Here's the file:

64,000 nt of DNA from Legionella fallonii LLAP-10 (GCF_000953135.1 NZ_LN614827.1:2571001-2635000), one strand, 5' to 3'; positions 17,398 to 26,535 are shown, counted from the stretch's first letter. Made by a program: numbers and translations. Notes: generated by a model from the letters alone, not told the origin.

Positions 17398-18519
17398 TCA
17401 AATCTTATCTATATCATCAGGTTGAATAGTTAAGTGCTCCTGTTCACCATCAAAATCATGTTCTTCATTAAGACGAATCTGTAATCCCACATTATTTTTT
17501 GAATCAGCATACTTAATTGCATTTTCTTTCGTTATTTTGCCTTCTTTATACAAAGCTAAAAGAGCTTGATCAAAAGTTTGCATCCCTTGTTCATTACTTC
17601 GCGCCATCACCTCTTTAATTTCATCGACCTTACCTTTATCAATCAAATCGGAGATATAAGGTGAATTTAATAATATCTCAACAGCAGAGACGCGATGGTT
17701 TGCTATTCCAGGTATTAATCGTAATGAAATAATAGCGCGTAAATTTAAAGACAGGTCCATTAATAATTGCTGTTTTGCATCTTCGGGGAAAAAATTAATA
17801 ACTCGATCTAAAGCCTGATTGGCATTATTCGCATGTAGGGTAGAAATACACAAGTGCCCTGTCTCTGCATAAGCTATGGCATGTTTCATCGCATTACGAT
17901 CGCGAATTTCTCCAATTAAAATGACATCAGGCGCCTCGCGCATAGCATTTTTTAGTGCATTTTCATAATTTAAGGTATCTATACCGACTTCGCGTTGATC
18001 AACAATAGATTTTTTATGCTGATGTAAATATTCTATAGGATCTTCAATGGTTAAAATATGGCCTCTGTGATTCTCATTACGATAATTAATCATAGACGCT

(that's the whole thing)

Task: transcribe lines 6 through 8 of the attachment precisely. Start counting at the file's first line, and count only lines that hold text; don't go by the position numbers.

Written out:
17601 GCGCCATCACCTCTTTAATTTCATCGACCTTACCTTTATCAATCAAATCGGAGATATAAGGTGAATTTAATAATATCTCAACAGCAGAGACGCGATGGTT
17701 TGCTATTCCAGGTATTAATCGTAATGAAATAATAGCGCGTAAATTTAAAGACAGGTCCATTAATAATTGCTGTTTTGCATCTTCGGGGAAAAAATTAATA
17801 ACTCGATCTAAAGCCTGATTGGCATTATTCGCATGTAGGGTAGAAATACACAAGTGCCCTGTCTCTGCATAAGCTATGGCATGTTTCATCGCATTACGAT